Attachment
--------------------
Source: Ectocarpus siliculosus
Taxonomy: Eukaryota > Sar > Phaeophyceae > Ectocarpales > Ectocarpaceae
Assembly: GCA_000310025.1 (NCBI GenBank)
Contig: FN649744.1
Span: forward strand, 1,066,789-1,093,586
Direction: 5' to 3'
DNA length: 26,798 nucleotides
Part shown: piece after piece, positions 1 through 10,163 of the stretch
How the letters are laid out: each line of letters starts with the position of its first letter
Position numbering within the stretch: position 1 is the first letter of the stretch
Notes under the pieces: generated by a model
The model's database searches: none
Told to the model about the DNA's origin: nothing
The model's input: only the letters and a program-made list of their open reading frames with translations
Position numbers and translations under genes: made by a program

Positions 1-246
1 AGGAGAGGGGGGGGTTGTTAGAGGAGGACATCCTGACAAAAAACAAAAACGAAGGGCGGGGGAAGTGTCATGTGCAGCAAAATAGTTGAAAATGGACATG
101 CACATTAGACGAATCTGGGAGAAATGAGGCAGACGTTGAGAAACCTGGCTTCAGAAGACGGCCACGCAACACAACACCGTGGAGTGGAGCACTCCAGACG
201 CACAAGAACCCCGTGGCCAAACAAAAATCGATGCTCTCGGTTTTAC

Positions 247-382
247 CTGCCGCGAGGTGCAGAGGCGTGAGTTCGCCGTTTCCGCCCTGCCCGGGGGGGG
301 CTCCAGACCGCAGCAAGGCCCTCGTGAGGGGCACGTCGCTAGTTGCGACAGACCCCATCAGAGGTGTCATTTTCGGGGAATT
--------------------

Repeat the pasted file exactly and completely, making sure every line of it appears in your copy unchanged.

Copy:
Source: Ectocarpus siliculosus
Taxonomy: Eukaryota > Sar > Phaeophyceae > Ectocarpales > Ectocarpaceae
Assembly: GCA_000310025.1 (NCBI GenBank)
Contig: FN649744.1
Span: forward strand, 1,066,789-1,093,586
Direction: 5' to 3'
DNA length: 26,798 nucleotides
Part shown: piece after piece, positions 1 through 10,163 of the stretch
How the letters are laid out: each line of letters starts with the position of its first letter
Position numbering within the stretch: position 1 is the first letter of the stretch
Notes under the pieces: generated by a model
The model's database searches: none
Told to the model about the DNA's origin: nothing
The model's input: only the letters and a program-made list of their open reading frames with translations
Position numbers and translations under genes: made by a program

Positions 1-246
1 AGGAGAGGGGGGGGTTGTTAGAGGAGGACATCCTGACAAAAAACAAAAACGAAGGGCGGGGGAAGTGTCATGTGCAGCAAAATAGTTGAAAATGGACATG
101 CACATTAGACGAATCTGGGAGAAATGAGGCAGACGTTGAGAAACCTGGCTTCAGAAGACGGCCACGCAACACAACACCGTGGAGTGGAGCACTCCAGACG
201 CACAAGAACCCCGTGGCCAAACAAAAATCGATGCTCTCGGTTTTAC

Positions 247-382
247 CTGCCGCGAGGTGCAGAGGCGTGAGTTCGCCGTTTCCGCCCTGCCCGGGGGGGG
301 CTCCAGACCGCAGCAAGGCCCTCGTGAGGGGCACGTCGCTAGTTGCGACAGACCCCATCAGAGGTGTCATTTTCGGGGAATT